Education for the Future Tyler tam


Universal education has been on the rise during the last couple decades. However, a lack of government funding, untrained teachers, inadequate supplies, and being the "wrong" gender has put up set up obstacles to achieve universal education.

Lack of Government Funding

Total aid delivered for basic education has undergone a 16% reduction between 2009 and 2012.

The 59 developing countries that are GPE partners face a funding shortage of $34 billion over the next four years for primary and secondary education.

Untrained Teachers

Many of the teachers that are currently working world-wide are untrained, causing for students to fail when they enter into higher education.

5.1 million trained teachers are needed to achieve universal lower secondary education by 2030.

Inadequate MaterialsÁfrica

Outdated and falling apart, textbooks are often shared by six or more students in many parts of the world.

In Cameroon, there are 11 primary school students for every reading textbook and 13 for every mathematics textbook

Being Born a woman

Over 100 million young women living in developing countries are unable to read a single sentence.

At least one in five adolescent girls around the world is denied an education by the daily realities of poverty, conflict and discrimination.

Part 2

A push toward education

Adoption of the Millennium Development Goals in 2000, has promoted universal education.

57 million children are without primary school education. It is down from 100 million in 2000 world wide.

Literacy Rates of the Youth

Global youth literacy rates have improved over time from 83.3% (1985-2004) to 89.6% (2005-2010), an increase of 6.3 percentage points. Most importantly, impoverished counties in South Asia from 58% to 79.5% - around 10% of young individuals emerge from the education system without basic literacy skills.

Government Aid

In 2015 alone the US spent around $70 billion on education, yet they spent more than 8 times that on keeping up the military

The average OECD nation spends around $9,313 per student per year in education

The average spending of all countries with data is 15.4%. However, the top 10 countries who spend less than 10% maintain enrolment rates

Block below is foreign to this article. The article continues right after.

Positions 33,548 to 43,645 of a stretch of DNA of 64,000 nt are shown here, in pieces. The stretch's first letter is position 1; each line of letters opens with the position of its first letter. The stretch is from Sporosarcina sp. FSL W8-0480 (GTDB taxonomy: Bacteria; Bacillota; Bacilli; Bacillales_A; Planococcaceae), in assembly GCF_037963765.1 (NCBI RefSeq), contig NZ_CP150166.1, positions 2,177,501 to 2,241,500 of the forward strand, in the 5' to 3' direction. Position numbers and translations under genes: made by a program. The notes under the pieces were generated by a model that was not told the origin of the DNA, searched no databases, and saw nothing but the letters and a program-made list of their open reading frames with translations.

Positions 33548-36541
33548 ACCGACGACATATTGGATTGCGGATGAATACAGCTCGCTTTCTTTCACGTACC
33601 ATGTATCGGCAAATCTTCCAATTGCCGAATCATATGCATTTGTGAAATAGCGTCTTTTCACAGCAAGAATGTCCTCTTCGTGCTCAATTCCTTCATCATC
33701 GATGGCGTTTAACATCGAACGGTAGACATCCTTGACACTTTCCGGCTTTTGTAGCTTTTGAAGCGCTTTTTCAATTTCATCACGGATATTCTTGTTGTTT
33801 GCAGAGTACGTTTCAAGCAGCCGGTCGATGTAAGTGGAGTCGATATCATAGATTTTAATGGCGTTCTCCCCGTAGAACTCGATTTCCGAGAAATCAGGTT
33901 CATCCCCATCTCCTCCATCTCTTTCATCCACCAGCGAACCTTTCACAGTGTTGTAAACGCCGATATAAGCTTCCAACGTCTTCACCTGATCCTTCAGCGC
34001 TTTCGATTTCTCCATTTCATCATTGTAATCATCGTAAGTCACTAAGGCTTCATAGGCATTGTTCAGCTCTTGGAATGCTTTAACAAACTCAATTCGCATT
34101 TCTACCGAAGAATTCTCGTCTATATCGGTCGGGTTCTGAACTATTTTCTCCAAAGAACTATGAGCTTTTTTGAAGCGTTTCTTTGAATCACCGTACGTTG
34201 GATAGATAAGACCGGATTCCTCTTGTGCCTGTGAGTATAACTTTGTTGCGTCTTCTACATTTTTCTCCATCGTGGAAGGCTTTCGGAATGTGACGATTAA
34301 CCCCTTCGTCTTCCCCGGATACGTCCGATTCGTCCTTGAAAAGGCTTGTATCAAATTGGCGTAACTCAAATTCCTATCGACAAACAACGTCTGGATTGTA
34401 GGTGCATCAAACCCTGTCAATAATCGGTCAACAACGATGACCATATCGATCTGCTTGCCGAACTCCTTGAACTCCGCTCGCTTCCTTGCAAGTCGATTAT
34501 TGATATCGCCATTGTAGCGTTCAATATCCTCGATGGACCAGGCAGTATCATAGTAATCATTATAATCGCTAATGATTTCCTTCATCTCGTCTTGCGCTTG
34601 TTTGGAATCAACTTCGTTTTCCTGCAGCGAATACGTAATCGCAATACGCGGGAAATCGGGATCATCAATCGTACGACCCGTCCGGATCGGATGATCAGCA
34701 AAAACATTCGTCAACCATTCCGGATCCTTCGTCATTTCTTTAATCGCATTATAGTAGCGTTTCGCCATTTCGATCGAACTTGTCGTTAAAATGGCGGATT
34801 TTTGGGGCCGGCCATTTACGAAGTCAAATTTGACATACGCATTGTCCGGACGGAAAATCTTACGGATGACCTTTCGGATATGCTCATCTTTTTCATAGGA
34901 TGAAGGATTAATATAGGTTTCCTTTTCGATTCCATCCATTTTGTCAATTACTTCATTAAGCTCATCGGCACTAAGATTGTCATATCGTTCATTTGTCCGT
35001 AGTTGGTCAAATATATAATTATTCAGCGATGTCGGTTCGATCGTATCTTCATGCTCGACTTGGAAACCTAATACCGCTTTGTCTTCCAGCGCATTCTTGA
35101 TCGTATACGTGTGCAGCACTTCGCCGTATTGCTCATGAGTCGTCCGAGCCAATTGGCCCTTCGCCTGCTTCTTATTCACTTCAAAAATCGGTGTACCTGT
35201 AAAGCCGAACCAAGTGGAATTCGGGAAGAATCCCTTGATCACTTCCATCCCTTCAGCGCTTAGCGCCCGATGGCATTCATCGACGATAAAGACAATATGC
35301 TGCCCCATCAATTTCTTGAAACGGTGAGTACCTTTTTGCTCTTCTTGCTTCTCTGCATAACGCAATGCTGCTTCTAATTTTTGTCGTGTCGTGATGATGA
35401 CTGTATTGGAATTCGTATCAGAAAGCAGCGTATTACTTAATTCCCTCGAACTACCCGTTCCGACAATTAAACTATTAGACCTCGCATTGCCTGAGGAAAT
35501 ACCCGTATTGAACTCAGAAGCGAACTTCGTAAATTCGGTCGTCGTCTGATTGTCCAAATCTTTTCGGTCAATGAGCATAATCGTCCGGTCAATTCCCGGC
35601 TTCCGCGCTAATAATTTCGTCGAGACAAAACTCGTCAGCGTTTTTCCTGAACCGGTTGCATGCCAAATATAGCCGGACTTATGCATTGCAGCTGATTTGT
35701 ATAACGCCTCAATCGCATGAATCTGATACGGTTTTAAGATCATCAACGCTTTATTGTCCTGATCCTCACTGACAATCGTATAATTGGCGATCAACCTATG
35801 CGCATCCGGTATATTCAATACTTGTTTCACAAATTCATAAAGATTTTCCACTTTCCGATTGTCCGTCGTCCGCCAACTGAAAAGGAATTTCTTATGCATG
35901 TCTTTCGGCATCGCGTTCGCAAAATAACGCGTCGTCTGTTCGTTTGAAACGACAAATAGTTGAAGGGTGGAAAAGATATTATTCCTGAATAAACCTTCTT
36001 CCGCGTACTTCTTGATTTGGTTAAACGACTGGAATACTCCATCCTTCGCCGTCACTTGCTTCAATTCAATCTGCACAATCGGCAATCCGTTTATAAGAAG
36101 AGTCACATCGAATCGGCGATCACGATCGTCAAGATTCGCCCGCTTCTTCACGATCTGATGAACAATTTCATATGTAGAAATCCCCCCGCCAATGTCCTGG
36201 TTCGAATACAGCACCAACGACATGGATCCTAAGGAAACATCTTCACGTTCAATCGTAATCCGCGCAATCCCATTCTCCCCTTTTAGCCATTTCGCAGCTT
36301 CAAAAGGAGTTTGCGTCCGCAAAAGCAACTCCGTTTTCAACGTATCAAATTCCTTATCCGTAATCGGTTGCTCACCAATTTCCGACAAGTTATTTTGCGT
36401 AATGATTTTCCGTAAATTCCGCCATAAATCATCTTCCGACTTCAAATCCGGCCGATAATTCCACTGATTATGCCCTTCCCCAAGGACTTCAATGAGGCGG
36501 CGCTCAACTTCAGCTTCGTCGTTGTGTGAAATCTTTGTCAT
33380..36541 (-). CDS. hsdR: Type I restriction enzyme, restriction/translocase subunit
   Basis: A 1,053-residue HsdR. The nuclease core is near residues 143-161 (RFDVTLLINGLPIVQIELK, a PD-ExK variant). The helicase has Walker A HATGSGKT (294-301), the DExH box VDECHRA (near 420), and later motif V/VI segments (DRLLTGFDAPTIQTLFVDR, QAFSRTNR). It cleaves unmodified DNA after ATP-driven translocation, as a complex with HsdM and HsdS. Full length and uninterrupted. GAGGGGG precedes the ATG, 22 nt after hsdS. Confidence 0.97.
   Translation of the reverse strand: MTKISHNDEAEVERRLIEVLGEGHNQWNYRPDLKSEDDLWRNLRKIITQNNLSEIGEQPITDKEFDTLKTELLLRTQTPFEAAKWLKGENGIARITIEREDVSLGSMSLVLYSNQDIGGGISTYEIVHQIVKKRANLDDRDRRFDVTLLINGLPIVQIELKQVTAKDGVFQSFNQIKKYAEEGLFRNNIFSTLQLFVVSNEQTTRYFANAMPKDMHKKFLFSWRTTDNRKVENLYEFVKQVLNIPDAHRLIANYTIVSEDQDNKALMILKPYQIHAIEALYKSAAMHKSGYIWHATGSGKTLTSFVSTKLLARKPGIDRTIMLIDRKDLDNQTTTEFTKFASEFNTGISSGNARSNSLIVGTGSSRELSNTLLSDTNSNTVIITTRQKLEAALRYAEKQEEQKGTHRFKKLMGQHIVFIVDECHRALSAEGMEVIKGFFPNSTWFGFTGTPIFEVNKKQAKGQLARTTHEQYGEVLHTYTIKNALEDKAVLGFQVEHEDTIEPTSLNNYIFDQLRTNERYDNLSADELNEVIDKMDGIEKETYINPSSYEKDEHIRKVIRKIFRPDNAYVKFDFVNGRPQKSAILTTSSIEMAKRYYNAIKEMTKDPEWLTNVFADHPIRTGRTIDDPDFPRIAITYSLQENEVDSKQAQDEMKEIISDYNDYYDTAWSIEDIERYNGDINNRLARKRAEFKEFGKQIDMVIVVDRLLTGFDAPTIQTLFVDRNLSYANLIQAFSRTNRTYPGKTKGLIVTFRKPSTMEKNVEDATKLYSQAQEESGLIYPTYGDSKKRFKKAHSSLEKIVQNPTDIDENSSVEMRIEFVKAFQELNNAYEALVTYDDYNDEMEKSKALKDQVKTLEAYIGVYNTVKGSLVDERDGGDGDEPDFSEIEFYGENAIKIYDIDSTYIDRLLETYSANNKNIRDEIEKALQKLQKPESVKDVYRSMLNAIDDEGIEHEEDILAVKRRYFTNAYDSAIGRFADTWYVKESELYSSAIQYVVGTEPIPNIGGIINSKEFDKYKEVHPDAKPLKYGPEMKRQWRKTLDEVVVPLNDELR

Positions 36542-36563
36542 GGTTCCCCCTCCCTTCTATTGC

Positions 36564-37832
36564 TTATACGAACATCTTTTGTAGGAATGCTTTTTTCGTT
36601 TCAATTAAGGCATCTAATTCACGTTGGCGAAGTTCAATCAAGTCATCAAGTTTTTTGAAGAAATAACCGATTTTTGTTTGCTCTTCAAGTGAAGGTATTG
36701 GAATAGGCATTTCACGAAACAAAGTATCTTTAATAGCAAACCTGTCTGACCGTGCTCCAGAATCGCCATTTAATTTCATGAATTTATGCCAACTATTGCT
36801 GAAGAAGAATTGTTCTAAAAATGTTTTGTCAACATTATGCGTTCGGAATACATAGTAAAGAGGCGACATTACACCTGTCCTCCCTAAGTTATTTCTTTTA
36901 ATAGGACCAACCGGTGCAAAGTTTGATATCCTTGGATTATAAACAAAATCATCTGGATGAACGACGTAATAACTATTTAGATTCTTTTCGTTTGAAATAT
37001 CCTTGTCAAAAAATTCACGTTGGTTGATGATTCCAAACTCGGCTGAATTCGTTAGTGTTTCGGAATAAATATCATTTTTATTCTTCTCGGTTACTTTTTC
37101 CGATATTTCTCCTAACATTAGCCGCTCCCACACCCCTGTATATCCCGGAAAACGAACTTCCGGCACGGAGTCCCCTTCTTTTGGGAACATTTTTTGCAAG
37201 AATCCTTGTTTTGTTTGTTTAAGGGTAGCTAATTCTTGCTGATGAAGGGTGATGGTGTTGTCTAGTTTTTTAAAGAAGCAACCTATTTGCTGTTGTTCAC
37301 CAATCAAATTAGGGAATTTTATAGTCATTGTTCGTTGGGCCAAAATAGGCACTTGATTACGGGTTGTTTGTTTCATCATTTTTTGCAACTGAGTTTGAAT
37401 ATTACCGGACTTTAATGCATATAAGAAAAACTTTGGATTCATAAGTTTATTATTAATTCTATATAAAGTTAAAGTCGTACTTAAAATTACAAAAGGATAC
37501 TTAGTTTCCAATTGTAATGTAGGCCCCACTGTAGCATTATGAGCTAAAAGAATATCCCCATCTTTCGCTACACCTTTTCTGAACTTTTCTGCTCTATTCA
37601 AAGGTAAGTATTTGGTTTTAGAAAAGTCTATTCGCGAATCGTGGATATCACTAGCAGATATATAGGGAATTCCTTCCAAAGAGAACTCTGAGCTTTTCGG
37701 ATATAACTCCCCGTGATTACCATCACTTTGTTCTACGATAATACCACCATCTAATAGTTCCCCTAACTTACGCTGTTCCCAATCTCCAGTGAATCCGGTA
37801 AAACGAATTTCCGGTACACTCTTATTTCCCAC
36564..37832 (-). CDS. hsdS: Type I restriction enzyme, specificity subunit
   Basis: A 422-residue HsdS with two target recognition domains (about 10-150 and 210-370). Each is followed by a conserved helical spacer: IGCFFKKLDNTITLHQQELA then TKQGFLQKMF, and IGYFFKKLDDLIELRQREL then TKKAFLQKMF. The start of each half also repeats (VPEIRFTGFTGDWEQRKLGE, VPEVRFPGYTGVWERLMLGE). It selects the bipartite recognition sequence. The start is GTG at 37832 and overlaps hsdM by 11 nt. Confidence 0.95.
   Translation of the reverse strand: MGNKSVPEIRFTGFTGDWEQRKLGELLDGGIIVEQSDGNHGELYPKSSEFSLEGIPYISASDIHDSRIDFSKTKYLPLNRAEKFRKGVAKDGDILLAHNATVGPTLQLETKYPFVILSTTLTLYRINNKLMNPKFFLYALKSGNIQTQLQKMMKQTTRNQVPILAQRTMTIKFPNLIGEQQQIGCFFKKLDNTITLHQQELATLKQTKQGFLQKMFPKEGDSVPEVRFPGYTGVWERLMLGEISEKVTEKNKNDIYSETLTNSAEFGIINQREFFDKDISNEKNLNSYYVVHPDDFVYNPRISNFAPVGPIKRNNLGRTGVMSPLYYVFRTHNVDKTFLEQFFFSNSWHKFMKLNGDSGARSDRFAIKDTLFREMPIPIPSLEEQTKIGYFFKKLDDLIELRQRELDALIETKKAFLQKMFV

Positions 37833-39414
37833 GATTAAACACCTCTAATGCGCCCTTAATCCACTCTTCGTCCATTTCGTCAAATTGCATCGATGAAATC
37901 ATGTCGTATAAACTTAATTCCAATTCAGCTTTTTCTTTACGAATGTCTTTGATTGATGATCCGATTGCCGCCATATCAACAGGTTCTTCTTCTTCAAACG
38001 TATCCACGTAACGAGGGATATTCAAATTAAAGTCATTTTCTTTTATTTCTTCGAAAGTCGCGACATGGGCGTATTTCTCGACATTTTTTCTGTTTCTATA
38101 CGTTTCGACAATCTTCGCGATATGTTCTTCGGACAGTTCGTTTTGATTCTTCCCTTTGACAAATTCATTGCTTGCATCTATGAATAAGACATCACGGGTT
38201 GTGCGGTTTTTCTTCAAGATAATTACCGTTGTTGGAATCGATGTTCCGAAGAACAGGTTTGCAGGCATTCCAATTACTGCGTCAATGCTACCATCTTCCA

Lack of Teachers

82% of teachers say their workload is unmanageable

In 27 states, the average teacher’s salary today has declined by about 1.3% since 1999

Inadequate Materials

Five countries spend more than 90% of total expenditures on salaries. High recurrent expenditure leaves little room in public spending for school construction and supplies.

There is a warning of a lack of spending on textbooks by governments, with some using less than 1% of education budgets on books.

The lack of availability of textbooks from schools means that many families would have to pay for their own copies, which would be unaffordable to the poorest.

"The single most significant factor influencing a child’s early educational success is an introduction to books and being read to at home prior to beginning school." - National Commission on Reading, 1985

Women's Education

In sub-Saharan Africa, over 12 million girls are at risk of never receiving an education. In Yemen, it is more than 80% of girls who will never have the opportunity to go to school.

In 2010 the basic literacy rate for young females was 87%, compared with 92% for young males.

Part 3

Although India is the 4th most powerful country in the world, their literacy rate is only around 74.04% (24th in the world). Their lack of proper education has hampered their economy from growing.

The biggest challenge that lies within the education system in India is the quality of education that is been delivered to the students, as most of the education that is delivered to students in India is generally theoretical in nature, its lacks the practical aspect.

More than 80% of schools in India are managed by the government.

As of 2015, the government of India is spending only 3% of country's GDP on education. Is this sufficient considering 29% of India's population is below the age of 14

In India, 50% of the children who complete primary education cannot actually read according to the 10th Annual Status of Education Report

The literacy rate in India for men was 82.14% whereas for women it was 65.46%.

Women who don't have an education are more likely to not emphasize education to her children.

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